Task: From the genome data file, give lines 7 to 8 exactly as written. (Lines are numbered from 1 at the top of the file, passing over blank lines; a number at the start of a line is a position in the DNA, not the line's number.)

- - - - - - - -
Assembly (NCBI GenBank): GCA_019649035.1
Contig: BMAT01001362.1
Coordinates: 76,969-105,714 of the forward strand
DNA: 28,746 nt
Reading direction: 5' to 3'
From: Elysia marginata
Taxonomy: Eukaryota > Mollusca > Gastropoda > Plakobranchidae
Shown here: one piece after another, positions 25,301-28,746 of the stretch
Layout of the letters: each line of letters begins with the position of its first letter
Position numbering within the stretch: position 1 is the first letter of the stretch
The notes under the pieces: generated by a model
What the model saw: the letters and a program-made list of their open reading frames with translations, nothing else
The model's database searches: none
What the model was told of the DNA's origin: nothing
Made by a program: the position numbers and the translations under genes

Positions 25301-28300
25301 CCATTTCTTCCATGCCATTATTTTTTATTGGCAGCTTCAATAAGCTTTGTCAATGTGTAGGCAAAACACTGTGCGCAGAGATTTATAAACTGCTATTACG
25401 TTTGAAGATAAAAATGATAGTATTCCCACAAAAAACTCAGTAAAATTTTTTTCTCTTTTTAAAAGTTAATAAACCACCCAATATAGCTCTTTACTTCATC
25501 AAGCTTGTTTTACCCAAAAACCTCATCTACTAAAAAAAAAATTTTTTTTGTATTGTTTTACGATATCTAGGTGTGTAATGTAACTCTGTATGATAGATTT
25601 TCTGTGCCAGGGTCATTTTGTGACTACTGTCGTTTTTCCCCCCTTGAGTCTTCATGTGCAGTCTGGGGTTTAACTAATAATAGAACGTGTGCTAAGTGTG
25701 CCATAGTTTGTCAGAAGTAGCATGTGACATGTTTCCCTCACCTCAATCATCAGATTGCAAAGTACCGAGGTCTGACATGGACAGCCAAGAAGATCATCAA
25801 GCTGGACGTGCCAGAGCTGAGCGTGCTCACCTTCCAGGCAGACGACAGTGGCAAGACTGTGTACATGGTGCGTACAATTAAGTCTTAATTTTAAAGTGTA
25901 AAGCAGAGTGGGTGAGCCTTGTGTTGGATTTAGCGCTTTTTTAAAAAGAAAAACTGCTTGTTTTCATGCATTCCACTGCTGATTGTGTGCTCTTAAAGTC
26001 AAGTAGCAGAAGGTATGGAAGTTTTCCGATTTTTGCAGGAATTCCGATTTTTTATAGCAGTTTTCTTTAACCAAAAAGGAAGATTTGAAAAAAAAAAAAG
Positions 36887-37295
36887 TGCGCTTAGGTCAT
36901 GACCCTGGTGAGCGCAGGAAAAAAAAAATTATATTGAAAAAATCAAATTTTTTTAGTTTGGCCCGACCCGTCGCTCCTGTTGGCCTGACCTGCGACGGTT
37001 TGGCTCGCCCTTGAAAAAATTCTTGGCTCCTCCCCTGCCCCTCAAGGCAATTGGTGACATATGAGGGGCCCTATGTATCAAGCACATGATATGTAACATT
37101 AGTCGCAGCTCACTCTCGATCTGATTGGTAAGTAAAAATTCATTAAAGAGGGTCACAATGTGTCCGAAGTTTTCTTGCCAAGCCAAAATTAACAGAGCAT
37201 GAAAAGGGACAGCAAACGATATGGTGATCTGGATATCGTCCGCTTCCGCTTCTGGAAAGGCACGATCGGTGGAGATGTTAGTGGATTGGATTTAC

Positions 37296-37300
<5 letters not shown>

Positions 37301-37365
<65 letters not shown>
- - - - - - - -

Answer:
Taxonomy: Eukaryota > Mollusca > Gastropoda > Plakobranchidae
Shown here: one piece after another, positions 25,301-28,746 of the stretch